Though Ty Austin started studying music just three years ago, he already has composed his first symphony, Symphony No. 1 in F minor, and has found a local church to purchase his work.

Though Ty Austin started studying music just three years ago, he already has composed his first symphony, Symphony No. 1 in F minor, and has found a local church to purchase his work.

Austin, 22, is a senior majoring in both classical guitar and composition at Southern Oregon University. While Austin was working as a media lab aide at SOU recently, he met Grace Lutheran Church conductor Ivan Olinghouse, and they got to talking about composition.

"I showed him some of my works, and he asked if I wanted to sell some of them, and we started talking about the liturgical calendar," said Austin.

"Generally what most churches follow is a liturgical calendar, like Ash Wednesday or Good Friday. So the season we're in right now is the Epiphany of Our Lord."

For this phase of the calendar, the conductor asked Austin to compose a piece with Bible verses Isaiah 60:1 and Psalms 72:5, 7 and 14 in mind.

"I took Scripture from the Bible and spliced, diced and rearranged words," he said. "You want to be careful because you don't want to take the meaning out, but you want to change the words so that they are more musical and have a rhythm to them."

The piece is very contemporary, said Austin, with influences from hip-hop and reggae. The audience may even be inclined to get up and dance, he said.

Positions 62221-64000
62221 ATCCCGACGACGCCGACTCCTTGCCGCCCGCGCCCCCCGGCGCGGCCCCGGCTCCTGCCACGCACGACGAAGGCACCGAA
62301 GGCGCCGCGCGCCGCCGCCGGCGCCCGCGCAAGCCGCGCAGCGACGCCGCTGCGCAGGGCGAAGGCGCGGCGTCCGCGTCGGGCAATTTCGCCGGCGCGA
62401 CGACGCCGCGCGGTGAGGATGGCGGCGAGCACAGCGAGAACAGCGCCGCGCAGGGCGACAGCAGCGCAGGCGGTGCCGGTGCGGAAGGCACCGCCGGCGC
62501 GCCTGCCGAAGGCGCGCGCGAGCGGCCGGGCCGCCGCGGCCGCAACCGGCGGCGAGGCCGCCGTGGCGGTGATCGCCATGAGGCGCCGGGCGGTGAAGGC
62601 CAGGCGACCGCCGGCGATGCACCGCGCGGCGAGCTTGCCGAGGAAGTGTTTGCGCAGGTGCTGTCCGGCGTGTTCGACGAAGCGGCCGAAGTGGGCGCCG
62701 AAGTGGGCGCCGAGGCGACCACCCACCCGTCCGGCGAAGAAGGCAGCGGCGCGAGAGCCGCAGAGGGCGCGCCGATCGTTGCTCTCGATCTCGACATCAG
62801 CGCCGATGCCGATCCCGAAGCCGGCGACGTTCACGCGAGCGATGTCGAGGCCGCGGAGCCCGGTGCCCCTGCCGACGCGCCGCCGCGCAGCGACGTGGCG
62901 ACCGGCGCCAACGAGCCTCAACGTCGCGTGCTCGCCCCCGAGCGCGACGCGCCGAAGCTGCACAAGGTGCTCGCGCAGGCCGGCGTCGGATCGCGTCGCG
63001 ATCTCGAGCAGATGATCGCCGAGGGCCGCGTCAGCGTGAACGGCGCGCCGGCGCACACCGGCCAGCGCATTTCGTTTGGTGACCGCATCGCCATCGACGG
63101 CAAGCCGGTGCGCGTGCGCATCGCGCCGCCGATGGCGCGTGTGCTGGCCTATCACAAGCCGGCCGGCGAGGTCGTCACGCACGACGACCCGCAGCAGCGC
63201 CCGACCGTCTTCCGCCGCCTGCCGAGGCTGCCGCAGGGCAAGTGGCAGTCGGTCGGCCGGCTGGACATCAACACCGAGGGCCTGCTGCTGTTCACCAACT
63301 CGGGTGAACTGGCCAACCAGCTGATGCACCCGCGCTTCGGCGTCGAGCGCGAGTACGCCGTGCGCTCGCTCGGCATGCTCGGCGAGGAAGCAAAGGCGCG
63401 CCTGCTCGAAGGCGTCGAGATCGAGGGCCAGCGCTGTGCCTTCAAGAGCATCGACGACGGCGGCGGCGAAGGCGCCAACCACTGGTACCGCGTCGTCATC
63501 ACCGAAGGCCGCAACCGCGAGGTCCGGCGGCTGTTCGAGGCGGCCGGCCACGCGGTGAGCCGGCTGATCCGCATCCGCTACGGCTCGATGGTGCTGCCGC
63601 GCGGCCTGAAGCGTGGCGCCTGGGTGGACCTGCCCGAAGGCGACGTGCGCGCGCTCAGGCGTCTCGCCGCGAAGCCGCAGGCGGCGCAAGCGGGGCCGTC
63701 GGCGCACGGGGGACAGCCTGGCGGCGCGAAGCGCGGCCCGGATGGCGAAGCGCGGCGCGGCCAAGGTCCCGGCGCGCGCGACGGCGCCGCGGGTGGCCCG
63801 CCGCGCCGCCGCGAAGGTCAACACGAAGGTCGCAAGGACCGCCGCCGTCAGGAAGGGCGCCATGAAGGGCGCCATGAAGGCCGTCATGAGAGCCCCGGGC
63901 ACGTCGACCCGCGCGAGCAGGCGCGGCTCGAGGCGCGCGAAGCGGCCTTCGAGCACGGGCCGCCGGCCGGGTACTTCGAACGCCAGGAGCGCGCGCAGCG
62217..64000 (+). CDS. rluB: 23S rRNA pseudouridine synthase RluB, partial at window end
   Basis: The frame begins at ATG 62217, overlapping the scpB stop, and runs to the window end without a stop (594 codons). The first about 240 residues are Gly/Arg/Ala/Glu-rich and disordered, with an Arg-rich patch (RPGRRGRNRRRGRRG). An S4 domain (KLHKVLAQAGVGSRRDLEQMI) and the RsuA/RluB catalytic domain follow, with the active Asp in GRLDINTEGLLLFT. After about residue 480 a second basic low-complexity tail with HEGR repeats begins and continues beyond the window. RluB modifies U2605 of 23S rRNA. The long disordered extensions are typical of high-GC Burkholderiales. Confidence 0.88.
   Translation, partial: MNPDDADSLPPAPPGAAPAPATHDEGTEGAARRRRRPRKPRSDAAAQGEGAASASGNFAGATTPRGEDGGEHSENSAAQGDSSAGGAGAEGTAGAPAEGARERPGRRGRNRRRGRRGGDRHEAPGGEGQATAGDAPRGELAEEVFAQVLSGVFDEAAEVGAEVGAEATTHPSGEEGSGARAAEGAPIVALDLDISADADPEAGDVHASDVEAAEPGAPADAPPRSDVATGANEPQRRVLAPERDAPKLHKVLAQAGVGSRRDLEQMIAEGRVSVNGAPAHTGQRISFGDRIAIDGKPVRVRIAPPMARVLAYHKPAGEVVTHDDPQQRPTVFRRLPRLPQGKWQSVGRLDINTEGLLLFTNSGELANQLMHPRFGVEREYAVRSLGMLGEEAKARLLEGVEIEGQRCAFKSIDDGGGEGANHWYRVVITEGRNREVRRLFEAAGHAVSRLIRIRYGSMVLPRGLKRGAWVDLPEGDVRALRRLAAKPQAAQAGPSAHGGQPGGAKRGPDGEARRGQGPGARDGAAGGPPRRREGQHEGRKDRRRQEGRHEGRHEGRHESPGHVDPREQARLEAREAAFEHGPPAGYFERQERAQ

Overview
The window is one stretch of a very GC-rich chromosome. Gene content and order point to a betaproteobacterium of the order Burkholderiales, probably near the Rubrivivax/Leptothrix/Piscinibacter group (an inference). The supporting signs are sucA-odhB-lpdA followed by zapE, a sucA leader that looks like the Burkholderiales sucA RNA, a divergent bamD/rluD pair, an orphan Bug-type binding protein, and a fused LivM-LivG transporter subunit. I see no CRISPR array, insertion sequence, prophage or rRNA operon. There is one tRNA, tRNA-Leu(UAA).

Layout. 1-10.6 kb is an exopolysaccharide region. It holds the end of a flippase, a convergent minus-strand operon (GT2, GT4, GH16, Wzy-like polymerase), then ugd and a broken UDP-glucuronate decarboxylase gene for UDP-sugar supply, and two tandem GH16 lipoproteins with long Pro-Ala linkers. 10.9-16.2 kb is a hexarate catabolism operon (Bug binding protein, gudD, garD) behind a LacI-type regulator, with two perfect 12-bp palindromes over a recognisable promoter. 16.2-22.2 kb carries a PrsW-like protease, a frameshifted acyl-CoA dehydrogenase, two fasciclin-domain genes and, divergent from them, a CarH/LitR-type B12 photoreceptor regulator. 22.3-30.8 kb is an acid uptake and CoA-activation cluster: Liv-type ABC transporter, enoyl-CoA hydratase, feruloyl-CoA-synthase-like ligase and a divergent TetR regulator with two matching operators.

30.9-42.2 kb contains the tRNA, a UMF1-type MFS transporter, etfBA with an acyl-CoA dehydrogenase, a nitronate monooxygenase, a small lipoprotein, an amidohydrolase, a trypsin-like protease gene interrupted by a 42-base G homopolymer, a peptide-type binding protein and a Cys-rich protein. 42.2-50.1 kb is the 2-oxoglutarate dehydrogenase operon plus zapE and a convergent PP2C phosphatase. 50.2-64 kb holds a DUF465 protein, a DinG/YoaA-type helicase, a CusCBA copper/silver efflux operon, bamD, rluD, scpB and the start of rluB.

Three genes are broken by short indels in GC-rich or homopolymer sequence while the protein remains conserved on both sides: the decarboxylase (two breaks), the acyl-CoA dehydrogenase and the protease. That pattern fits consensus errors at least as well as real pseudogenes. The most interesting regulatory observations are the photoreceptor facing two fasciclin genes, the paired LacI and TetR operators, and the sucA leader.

Austin started out writing the composition on his classical guitar, and then developed the main motif, eventually incorporating parts for 30 voices, a string quartet, guitar quartet, double bass, tenor trombone, bass trombone, triangle, symbols, timpani, Dumbek, piano and solo guitar. He also wrote two parts each for flutes, clarinets and bassoons.

"I wrote this in about one day, I finished it all up, and then I met with the church conductor, and we went over certain names and the text," said Austin.

Grace Lutheran has a budget for employing musicians from around the valley. "They have a church choir of 30 voices, but they couldn't coordinate nor afford a full symphony," said Austin. "So it will be a big set, but it won't be the full score."

For Austin's debut at the church, the second movement will be performed by the 30-piece choir, a double bass, Dumbek, piano and classical guitar. It will begin at 10 a.m. Sunday, Jan. 8, at Grace Lutheran, 660 Francis Lane. This will be the first time his composition will be performed in a public setting. A sermon also will be given during the service on the text Austin used for the composition.

"I'm really inspired by the 18th and 19th century musicians," Austin said. "Not only were they virtuosic performers, but great composers and transcribers."

So far Austin has written five compositions from the liturgical calendar and is preparing about 42 musicians for his composition recital at the end of February at SOU.